The forearms are an important part of the body when it comes to climbing. On-the-wall climbing is a great way to work them out, and wrist curls are a good forearm exercise for days when you just can’t make it to the gym. They help strengthen the wrists, too.

You can find cheap dumbbells by clicking the link below.

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Improving Core Strength For Climbing

So far, we’ve been doing simple exercises that you don’t even need to leave your chair to do. But, for most people starting bouldering, it’s going to make an enormous difference.

If you still feel your body is holding you back, there’s a good chance it’s because of your lack of core strength. 

Push-Ups

Push ups are simple, easy and they help to improve your upper body and core strength.

Doing push-ups regularly can help to build up your core; fast!

Pull Ups

When you combine push ups and pull ups, you’ll be working the majority of muscles that you’ll use on every climb. Obviously, you’re going to need a pull up bar to make this happen.

Leg Lifts

If you are struggling with strength in your lower back or abdominal muscles, leg lifts are the exercise for you.

Lie down on your back. Lift your legs up 6-8 inches. Hold them there. Lower them, and repeat. The longer you can hold your legs up and the more controlled you are on the way down, the better your core strength is.

Once you’ve done this for a few weeks, practice lowering your legs, but not letting them touch the floor.

The Plank

If you approach any personal trainer wanting to work on core body strength, they’re going to make you do the plank.

Essentially, you will get your body similar to that of the push up position, with a straight back and your arms at 90 degrees (i.e. elbows on the floor).

For the first 10-20 seconds, it feels pointless. If it’s your first time, after 30-45 seconds you’ll start to feel a burn and by 60, your back will start to droop. You need to force yourself to hold the straight back and 90-degree arm position, as a dropped back isn’t going to help improve your core.

Different people have different core strength. See do whatever you can manage for the first 2-3 attempts. And, as you build up strength, try to add 5-10 seconds on your plank every 10-14 days.

If you’ve already nailed the plank, get a bit more creative. Extend one leg upwards, and then the other. Do the same with your arms and do this for the whole duration of the plank. This will help with holds where pressure isn’t evenly distributed across your legs and arms.

Understanding Bouldering Grades

As soon as you get to a climbing wall, you’ll see a noticeable difference between different routes. But, it’s not just the route that a bouldering grade is based on, it’s the difficulty of the holds, the distance between them; how technical the route is.

There are two bouldering grades that are commonly use; V Scale and Font.  

Types Of Bouldering Grades

Font

The font grading system is nice and simple. The higher the number, the harder the route; a 3 is harder than a 1.

To add more detail to the route, they’ll be a letter attached. The later the letter in the alphabet, the harder the route is going to be. So, a 3A is much easier than a 3C, and both are easier than a 4A.

V Scale

Like the Font, the higher the number on the V scale, the harder the climbing route is going to be. So, if you see a V10, that’s going to be much easier than a V15. Instead of adding letters, the V scale incorporate the + and -.

A – will show the route is easier than the average for that V scale. A + sign will show the route is harder than the average for that V scale.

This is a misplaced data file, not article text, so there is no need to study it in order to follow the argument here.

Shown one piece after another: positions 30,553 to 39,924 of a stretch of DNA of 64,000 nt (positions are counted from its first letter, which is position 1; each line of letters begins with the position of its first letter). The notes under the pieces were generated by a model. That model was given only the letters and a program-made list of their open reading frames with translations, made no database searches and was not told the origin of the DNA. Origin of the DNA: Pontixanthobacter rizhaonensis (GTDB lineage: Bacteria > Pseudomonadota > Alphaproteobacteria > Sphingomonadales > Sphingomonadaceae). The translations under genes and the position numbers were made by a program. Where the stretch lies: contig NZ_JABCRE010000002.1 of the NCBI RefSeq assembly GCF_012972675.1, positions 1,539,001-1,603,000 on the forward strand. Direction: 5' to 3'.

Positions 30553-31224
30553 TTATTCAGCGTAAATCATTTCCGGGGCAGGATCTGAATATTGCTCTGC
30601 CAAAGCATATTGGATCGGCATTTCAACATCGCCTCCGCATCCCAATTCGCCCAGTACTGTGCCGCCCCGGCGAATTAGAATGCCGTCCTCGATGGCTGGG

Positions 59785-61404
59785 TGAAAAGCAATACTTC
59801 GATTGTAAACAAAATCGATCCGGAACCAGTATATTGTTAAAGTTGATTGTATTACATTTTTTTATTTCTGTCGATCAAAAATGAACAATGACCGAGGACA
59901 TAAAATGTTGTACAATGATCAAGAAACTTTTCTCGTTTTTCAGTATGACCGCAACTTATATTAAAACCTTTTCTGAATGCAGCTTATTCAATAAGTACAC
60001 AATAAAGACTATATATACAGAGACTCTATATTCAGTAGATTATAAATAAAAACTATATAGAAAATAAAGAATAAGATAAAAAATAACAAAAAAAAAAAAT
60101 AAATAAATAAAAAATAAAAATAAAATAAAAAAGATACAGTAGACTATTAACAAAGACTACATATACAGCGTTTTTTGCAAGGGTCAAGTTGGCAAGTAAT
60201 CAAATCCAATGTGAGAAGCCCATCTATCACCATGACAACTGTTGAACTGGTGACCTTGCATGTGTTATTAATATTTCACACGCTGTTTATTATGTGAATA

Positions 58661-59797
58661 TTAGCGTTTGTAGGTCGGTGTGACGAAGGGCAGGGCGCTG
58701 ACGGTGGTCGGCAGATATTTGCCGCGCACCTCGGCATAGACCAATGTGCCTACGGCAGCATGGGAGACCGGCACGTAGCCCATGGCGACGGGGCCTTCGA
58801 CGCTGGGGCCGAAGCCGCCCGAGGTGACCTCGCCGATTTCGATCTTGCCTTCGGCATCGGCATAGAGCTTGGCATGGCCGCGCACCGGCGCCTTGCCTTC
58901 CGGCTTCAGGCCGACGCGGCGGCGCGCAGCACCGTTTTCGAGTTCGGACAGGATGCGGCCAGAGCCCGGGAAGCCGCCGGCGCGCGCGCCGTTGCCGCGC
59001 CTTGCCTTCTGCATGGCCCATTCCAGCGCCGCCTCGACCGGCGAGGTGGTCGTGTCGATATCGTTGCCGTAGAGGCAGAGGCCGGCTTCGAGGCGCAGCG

So, a V10 is harder than a -V10, but it’s easier than a V10+. The V10 is considered “average” in the 10 category as it has not suffix attached to it.

So, What Bouldering Grade Should You Be Climbing?

If you took note of our warm up, it’s always good to start easy and work your way up. The same goes for if you are new to bouldering; find your feet.

We’ve tried to give a rough guideline below. There’s crossover on the timeline, as different people will pick this up quicker than others.

Bouldering Noob (0-6 Months)

You’ll be at the lower end of the spectrum. Typically, most people will jump onto a V0 to get used to some holds, then slowly progress to a V2. You’ll be at the 3-5 level on the Font scale.

Bouldering Amateur (6-12 Months)

Once you get 4-6 months under your belt, you’ll regularly be looking at routes in the V5 range. Usually, you’ll top out at around 6A on the font scale. It’s worth noting, a lot of climbers tend to stick around this level due to core strength.

Bouldering Junkie (12-18 Months)

If you’ve not reached your full potential yet, you’ll be regularly climbing in the V6-V7 and aiming for a 6C on the Font.

Bouldering Master (18-24 Months)

The average climber will never get this high in the scale, but if you’re still progressing, you could be aiming as high as a V11 and 8B at this point.

Bouldering Zen (24-36 Months)

You’re talking semi-pro at this stage, well into the 7C+-8 and V13+ on a daily basis.

BONUS: Interesting Websites & YouTube Channels For Noob Boulderers

Websites

Places To Find Climbing Walls

For climbers in the UK, head over to UK Climbing here. And, for Worldwide climbing walls, go to Bob The Boulderer here.

Catch Up With The Latest Bouldering And Climbing News

Two of the biggest and best websites for catching up with news, product reviews, tips, techniques and places to climb are UK Climbing and Climbing.com.

YouTube Channels

Eric Karlsson Bouldering

Looking for tips and advice from an experienced boulderer? Look no further than Eric Karlsson Bouldering. He’s got over 40,000 subscribers for a good reason.

EpicTV Climbing

If you’re looking for an all-round climbing channel, head over to Epic TV. Particularly interesting if you are looking to start bouldering in the great outdoors.

On Bouldering

A slightly smaller channel with 17,000 subscribers, On Bouldering is still well worth subscribing to. Perfect for us bouldering junkies.

What’s Next?

Thanks for reading our Beginners Guide To Bouldering.

Feel free to leave a comment and let us know how you’re getting on, and don’t forget to sign up to our email list!

Written by
Grant Draper

Grant's a motorcycle geek, outdoor enthusiast & confirmed racing nut. He road tests all the gear he buys, and then gives his feedback here on NoobNorm.

He also details any quick fixes he stumbles upon, whether that's to stop brakes on motorcycles sticking, or unusual noises coming from gaming wheels.

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Written by Grant Draper